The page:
The CIA, via Operation Paperclip, secretly brought numerous evil Nazi scientists to our nation to covertly join American forces and to conduct grotesque experiments, all justified by the CIA’s “situation ethics”.
The CIA philosophy mirrors the Jesuit philosophy that “the end justifies the means” and for good reason if one knows the history of the CIA’s founding.
The CIA felt that our need for the knowledge of the Nazis was a justified reason to allow these sick souls to get away with one of the world’s most illegal, vile genocides in history.
Operation Paperclip, the work of the CIA, allowed one of Hitler’s top generals to serve the government of the United States. After serving Adolph Hitler as a Major General, Roman Catholic Knight of Malta and Nazi Reinhard Gehlen was employed by our government as one of our own CIA officers as the CIA’s own website explains.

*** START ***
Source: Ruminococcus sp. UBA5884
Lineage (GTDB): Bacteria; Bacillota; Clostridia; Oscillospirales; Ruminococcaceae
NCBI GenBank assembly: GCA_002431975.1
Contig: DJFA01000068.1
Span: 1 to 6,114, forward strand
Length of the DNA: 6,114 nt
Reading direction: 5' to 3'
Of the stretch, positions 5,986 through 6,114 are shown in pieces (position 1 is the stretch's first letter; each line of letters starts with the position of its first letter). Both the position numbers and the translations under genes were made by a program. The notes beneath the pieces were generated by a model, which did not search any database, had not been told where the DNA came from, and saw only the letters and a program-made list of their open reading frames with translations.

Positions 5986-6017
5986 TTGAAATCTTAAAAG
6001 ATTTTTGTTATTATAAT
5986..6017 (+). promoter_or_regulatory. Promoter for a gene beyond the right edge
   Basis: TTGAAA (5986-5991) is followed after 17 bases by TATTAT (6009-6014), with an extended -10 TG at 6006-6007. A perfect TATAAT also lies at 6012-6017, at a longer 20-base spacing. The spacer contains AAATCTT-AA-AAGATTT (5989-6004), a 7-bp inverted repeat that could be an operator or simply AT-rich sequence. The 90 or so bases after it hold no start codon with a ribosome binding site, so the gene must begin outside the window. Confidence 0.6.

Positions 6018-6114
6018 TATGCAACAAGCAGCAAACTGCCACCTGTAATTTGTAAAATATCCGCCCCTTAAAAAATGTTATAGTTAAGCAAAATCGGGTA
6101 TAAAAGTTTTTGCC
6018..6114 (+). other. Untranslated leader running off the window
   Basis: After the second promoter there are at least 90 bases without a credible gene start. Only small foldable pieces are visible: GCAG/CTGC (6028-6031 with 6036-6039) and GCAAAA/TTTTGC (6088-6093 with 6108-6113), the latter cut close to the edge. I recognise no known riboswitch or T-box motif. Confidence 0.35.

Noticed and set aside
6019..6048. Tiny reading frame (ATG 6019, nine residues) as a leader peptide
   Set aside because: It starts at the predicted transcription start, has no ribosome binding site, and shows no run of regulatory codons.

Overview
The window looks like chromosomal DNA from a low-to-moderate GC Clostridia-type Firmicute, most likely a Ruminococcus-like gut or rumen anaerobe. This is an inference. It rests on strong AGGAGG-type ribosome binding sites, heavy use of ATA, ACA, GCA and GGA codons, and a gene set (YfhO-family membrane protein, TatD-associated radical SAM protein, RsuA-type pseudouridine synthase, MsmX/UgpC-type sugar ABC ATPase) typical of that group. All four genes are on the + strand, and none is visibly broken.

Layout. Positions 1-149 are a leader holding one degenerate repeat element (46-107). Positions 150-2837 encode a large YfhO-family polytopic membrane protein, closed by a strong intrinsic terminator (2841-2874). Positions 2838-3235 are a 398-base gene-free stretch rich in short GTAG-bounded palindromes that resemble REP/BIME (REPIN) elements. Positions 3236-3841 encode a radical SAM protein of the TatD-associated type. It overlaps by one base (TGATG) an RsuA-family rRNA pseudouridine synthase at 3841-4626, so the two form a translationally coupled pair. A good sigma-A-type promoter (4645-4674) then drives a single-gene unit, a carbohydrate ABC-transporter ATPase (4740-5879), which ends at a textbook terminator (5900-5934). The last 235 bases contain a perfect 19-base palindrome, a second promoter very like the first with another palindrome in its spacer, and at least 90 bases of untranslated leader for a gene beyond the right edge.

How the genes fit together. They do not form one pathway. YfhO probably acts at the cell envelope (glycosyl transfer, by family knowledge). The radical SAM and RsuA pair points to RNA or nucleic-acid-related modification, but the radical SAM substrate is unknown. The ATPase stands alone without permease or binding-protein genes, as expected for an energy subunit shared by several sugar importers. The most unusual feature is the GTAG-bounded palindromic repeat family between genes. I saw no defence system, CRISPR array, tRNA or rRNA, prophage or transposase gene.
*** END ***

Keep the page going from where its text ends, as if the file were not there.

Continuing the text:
The founder of the CIA was himself a member of the Old World Order and Knight of the Catholic Church, awarded with recognition directly by the Pope that only one hundred men in all of Catholic history have received … no small feat.
Nazi Major General Gehlen should have been executed for being the cruel and evil Nazi leader that he was, instead of being rewarded by the CIA with a comfortable position in the United States. The “end” does not justify the “means”. We never need any person’s “abilities” or “knowledge” so much as to publicly reward a man’s despicable, brutal, and inhumane behavior.